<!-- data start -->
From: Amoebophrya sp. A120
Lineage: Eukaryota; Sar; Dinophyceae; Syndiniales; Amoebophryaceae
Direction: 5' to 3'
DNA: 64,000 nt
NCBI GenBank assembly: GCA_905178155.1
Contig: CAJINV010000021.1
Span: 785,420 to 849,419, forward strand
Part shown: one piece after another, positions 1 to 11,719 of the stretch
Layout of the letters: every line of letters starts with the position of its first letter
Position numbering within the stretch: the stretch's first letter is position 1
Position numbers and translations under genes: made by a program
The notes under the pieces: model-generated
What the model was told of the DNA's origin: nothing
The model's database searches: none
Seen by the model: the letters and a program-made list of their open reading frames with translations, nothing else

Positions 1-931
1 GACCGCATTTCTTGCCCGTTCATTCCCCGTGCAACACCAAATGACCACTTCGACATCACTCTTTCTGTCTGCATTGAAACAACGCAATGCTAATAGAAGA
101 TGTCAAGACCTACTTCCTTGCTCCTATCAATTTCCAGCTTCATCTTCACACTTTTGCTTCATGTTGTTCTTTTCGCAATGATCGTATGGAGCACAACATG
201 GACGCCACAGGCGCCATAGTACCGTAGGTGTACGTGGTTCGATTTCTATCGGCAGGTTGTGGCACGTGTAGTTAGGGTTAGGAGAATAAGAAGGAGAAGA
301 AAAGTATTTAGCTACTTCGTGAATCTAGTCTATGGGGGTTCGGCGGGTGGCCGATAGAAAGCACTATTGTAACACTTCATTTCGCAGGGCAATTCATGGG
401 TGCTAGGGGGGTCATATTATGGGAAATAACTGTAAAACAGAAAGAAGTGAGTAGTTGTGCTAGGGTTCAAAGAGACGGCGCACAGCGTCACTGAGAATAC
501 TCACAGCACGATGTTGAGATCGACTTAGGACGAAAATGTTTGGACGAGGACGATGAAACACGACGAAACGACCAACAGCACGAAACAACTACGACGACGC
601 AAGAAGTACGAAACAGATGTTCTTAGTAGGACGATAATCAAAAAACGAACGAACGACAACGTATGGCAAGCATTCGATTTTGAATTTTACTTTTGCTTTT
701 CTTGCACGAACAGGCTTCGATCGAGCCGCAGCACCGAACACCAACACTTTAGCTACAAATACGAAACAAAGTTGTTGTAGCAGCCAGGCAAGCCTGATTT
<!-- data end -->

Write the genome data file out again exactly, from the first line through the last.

From: Amoebophrya sp. A120
Lineage: Eukaryota; Sar; Dinophyceae; Syndiniales; Amoebophryaceae
Direction: 5' to 3'
DNA: 64,000 nt
NCBI GenBank assembly: GCA_905178155.1
Contig: CAJINV010000021.1
Span: 785,420 to 849,419, forward strand
Part shown: one piece after another, positions 1 to 11,719 of the stretch
Layout of the letters: every line of letters starts with the position of its first letter
Position numbering within the stretch: the stretch's first letter is position 1
Position numbers and translations under genes: made by a program
The notes under the pieces: model-generated
What the model was told of the DNA's origin: nothing
The model's database searches: none
Seen by the model: the letters and a program-made list of their open reading frames with translations, nothing else

Positions 1-931
1 GACCGCATTTCTTGCCCGTTCATTCCCCGTGCAACACCAAATGACCACTTCGACATCACTCTTTCTGTCTGCATTGAAACAACGCAATGCTAATAGAAGA
101 TGTCAAGACCTACTTCCTTGCTCCTATCAATTTCCAGCTTCATCTTCACACTTTTGCTTCATGTTGTTCTTTTCGCAATGATCGTATGGAGCACAACATG
201 GACGCCACAGGCGCCATAGTACCGTAGGTGTACGTGGTTCGATTTCTATCGGCAGGTTGTGGCACGTGTAGTTAGGGTTAGGAGAATAAGAAGGAGAAGA
301 AAAGTATTTAGCTACTTCGTGAATCTAGTCTATGGGGGTTCGGCGGGTGGCCGATAGAAAGCACTATTGTAACACTTCATTTCGCAGGGCAATTCATGGG
401 TGCTAGGGGGGTCATATTATGGGAAATAACTGTAAAACAGAAAGAAGTGAGTAGTTGTGCTAGGGTTCAAAGAGACGGCGCACAGCGTCACTGAGAATAC
501 TCACAGCACGATGTTGAGATCGACTTAGGACGAAAATGTTTGGACGAGGACGATGAAACACGACGAAACGACCAACAGCACGAAACAACTACGACGACGC
601 AAGAAGTACGAAACAGATGTTCTTAGTAGGACGATAATCAAAAAACGAACGAACGACAACGTATGGCAAGCATTCGATTTTGAATTTTACTTTTGCTTTT
701 CTTGCACGAACAGGCTTCGATCGAGCCGCAGCACCGAACACCAACACTTTAGCTACAAATACGAAACAAAGTTGTTGTAGCAGCCAGGCAAGCCTGATTT